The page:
I’m not a huge theatregoer. I struggle to dispel the suspicion that a lot of it is more fun for those taking part than those paying to watch. I loved War Horse enough to watch it twice; but then it’s hard to believe that life-sized wooden horse puppets are getting anything from being ogled by me and 600 blubbing middle-aged provincial women.
Despite all this, yesterday me and my prejudices headed for London with a friend to see one of the last performances of Caryl Churchill’s resurrected Top Girls. Challenging, modernist drama! Feminist drama! I know. I can feel your waves of envy from here.
And it’s fair to say I was a bit trepidatious. Olivia Poulet, who stars as three different characters, and who, for reasons too complicated to detail here, I was about to meet, had warned me that the first act was “a bit trippy”. She wasn’t wrong.
A 14th century Viking woman sits at a dining table with, amongst others, a female pope (the wonderful Lucy Briers), a geisha, a Scottish philanthropist (Stella Gonet), and a 1980s Joan-Collins lookalike played by the exquisite Suranne Jones.
The talk overlaps, the timing stagey and unnatural, so that it takes about ten minutes for the brain to adjust to both the surreal setting and the choppy bursts of dialogue. Uh-oh, I thought. This is going to be a long evening. And then, suddenly, I, and the rest of the audience were sucked in.
In fact, I was gripped by this production, which has been critically well reviewed by both the Guardian and the Daily Telegraph (not a publication known for its love of surreal 30-year-old feminist stage productions).
The shoulder pads and “we-must-act-like-men-to-succeed” schtick may feel a little dated, but it hasn’t lost its power to shock. The second act features two young girls in a Norfolk garden. At one point one apparently licks menstrual blood from the other’s finger; a moment which prompted the whole of one side of the audience to shriek with revulsion. (Um, guys, it’s not, you know, real)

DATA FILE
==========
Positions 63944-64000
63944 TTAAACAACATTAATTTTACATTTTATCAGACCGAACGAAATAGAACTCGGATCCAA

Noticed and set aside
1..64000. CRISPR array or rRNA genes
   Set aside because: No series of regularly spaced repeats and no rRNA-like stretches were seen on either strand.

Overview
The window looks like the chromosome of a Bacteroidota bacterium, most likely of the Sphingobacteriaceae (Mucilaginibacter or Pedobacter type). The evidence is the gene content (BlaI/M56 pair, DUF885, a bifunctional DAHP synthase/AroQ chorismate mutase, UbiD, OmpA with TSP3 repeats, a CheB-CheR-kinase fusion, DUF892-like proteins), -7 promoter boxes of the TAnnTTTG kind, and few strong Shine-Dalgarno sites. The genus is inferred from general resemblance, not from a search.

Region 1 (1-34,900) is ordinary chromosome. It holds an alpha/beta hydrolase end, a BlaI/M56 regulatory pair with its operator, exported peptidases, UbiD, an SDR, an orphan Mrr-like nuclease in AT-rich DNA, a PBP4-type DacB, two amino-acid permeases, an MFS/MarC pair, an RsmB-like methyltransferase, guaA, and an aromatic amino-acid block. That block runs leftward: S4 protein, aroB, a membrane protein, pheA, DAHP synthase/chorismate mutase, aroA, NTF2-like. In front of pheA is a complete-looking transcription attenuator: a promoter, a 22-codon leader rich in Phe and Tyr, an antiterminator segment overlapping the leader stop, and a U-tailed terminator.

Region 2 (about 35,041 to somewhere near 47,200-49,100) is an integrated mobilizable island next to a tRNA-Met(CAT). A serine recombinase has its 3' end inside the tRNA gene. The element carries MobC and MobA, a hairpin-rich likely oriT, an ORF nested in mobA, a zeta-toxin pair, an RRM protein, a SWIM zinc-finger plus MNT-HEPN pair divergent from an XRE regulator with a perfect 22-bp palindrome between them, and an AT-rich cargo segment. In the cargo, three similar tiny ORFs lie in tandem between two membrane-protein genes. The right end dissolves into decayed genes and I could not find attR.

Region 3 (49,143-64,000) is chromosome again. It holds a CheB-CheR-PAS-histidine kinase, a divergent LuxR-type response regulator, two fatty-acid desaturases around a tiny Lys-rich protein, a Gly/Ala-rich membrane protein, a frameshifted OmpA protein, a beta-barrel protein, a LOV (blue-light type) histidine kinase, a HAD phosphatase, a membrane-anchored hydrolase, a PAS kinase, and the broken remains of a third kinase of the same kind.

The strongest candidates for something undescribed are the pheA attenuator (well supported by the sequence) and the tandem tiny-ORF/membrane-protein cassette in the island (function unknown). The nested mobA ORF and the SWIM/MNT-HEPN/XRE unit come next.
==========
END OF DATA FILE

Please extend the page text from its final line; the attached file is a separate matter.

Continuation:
But it is also moving in its examination of the price women pay for success, and what they are prepared to tolerate. It is especially poignant in its treatment of Poulet’s character, a young woman who is plainly doomed to fail in the new, cold, go-getting climate of the 1980s. What seemed most extraordinary to me was the way Poulet seemed to physically alter with each character; here solid, plump and plain, here as a secretary ten years older, desperately trying to fit a higher social bracket. “It’s what good character actors do,” my companion, who is familiar with the ways of thesps, told me.
I had arranged to meet Olivia in the pub afterwards. And that was the biggest surprise. I turned from my drink as the door opened, waiting to see the woman I had witnessed on stage, and looked away. That slightly lumpen creature couldn’t be this slight, pretty girl standing in the Clarence? But it was. This wasn’t a matter of make-up, or prosthetics; just that weird alchemistic way of seeming, temporarily, to inhabit somebody else’s skin.
I had a great night, for lots of reasons. In part because it is fun, when you spend much of your working life alone, to hang out with other writers, and especially with actors, who are a different tribe entirely. In part because of the ‘rock’n’roll’ taxi me and my companion got home. But for that brief, mildly bewildering experience of human morphing alone, the evening would have been worth it.
It’s on until the end of the month. Do catch it, if you get the chance.